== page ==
• Herpetic conjunctivitis
  • Non-allergic conjunctivitis
  • Shingles

How common is eye cancer?

Eye cancer is rare. It affects around 1 out of every 3,000 people.

Eye cancer is the second most common cancer in the world, after skin cancer.

Approximately one in 3 people in the UK will develop some form of cancer in their lifetime.

The most common types of cancer that affect the eye are:

  • Melanoma
  • Lymphoma
  • Sclerosing retinitis
  • Traumatic cataract

What causes eye cancer?

Eye cancer can develop for a number of reasons.

For example, the following risk factors may increase the likelihood of developing eye cancer:

  • Sunlight exposure
  • Family history
  • Age
  • Gender
  • Certain occupations
  • Long-term use of certain medications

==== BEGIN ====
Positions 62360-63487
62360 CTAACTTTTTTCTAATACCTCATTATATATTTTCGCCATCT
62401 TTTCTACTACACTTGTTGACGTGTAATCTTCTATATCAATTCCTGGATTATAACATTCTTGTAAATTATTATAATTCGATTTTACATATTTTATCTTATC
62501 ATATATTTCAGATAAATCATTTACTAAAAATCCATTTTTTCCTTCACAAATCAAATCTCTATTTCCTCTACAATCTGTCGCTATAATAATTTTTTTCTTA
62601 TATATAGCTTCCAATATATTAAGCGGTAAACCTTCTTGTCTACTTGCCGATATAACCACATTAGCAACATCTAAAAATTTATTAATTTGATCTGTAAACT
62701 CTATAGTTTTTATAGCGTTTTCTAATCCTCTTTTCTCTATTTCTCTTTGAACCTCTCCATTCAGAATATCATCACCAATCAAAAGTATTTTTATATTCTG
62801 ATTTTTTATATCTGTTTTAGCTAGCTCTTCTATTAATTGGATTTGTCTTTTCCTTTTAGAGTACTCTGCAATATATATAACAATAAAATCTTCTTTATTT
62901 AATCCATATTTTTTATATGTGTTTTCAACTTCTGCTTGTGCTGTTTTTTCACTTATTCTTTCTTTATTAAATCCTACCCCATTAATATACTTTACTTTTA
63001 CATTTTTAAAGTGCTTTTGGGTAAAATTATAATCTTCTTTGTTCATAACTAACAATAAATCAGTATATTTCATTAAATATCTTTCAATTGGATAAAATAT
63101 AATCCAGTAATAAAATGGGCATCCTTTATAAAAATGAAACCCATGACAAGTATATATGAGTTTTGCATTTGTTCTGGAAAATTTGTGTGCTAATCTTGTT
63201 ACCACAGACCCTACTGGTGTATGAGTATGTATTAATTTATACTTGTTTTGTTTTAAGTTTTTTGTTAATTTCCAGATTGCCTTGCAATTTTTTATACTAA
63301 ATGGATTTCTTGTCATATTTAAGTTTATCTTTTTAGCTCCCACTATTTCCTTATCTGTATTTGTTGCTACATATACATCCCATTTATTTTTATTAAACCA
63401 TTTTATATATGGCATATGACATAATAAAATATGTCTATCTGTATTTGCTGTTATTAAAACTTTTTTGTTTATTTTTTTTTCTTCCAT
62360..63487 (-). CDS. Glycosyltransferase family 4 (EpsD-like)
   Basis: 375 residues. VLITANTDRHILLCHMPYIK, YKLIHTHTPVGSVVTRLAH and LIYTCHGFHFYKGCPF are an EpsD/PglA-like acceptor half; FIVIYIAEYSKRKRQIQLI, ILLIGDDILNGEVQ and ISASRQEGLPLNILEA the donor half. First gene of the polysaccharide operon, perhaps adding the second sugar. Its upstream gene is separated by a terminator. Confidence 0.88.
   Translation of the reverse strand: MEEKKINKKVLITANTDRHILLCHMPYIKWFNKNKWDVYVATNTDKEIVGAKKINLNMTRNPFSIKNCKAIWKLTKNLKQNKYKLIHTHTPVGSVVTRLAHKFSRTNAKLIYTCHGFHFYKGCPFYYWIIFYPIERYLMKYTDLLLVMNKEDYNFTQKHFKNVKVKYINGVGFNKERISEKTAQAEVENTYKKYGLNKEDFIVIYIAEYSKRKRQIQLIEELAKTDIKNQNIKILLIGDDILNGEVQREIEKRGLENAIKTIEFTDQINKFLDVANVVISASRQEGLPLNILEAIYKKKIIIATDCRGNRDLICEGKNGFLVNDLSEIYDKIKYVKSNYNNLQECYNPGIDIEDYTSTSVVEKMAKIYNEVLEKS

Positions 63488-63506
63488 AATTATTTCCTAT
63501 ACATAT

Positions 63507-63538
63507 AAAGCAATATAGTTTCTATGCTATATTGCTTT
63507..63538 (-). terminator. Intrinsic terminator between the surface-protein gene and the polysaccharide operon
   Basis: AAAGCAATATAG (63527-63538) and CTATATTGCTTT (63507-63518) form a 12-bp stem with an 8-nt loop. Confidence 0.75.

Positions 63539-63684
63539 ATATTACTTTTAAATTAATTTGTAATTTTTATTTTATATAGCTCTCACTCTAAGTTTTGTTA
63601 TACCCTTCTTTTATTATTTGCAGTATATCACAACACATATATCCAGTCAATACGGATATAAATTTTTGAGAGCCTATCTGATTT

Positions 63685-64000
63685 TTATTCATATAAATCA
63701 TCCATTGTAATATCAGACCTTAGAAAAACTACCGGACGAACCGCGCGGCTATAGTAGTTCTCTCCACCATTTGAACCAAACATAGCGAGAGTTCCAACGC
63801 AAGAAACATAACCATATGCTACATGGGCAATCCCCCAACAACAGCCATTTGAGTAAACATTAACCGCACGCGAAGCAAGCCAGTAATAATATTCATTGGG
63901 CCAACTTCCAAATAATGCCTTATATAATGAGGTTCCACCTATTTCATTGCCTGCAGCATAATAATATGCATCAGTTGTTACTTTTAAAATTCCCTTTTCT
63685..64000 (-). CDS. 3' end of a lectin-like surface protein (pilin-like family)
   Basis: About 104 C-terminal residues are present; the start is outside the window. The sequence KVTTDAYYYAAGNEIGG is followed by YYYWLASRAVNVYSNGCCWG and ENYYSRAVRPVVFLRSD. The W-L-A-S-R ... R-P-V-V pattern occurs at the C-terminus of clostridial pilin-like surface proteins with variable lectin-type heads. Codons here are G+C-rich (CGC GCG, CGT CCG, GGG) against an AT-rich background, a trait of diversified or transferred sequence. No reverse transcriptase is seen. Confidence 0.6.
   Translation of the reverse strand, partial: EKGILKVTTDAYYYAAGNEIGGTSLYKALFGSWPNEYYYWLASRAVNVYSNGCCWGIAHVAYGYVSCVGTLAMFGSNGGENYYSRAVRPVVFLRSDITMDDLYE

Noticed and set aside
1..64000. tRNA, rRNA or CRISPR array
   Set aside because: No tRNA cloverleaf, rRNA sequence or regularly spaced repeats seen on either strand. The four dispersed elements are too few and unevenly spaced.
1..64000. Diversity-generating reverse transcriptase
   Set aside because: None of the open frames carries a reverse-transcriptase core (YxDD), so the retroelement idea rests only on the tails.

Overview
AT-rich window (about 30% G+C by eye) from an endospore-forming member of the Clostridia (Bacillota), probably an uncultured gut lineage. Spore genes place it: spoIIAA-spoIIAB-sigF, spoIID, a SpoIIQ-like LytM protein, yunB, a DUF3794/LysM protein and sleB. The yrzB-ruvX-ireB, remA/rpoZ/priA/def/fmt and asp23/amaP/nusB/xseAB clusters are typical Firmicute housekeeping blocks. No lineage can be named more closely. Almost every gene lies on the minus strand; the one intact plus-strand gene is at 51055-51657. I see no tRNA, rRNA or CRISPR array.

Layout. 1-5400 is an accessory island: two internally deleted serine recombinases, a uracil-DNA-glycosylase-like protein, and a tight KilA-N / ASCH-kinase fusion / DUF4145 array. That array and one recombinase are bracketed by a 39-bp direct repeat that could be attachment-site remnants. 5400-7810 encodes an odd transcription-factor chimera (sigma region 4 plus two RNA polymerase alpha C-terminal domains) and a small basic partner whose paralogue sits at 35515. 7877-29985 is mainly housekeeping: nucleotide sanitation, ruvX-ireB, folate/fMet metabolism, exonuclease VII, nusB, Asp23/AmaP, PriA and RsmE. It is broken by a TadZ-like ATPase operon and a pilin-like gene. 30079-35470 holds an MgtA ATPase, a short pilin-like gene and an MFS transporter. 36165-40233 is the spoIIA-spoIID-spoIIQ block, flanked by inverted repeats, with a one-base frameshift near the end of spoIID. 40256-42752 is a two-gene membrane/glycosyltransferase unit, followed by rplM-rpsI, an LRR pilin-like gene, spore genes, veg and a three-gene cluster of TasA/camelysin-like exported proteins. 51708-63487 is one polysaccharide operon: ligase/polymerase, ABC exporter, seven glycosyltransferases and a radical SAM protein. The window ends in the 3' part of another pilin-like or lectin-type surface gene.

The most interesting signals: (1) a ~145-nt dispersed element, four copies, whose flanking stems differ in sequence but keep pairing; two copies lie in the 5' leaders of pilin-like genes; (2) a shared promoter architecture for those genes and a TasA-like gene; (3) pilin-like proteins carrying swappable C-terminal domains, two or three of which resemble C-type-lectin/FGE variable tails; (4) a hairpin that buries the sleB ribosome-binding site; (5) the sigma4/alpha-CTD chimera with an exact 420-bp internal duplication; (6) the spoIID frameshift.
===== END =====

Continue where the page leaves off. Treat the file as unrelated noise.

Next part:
The following risk factors may increase the risk of developing eye cancer:

  • Certain medications
  • Exposure to UV radiation
  • Excessive alcohol consumption
  • History of skin cancer

How is eye cancer diagnosed?

The symptoms of eye cancer can sometimes be confused with those of other conditions.

If you have any symptoms that concern you, it is important to see an eye specialist for a diagnosis.

You should visit an eye specialist if you experience any of the following symptoms:

  • Changes in vision
  • Redness or swelling of the eye
  • Discharge from one or both eyes
  • Pain in the eye
  • Blurred or double vision
  • Sensitivity to light
  • Headache

Your eye specialist will examine your eyes to find out whether you have developed eye cancer.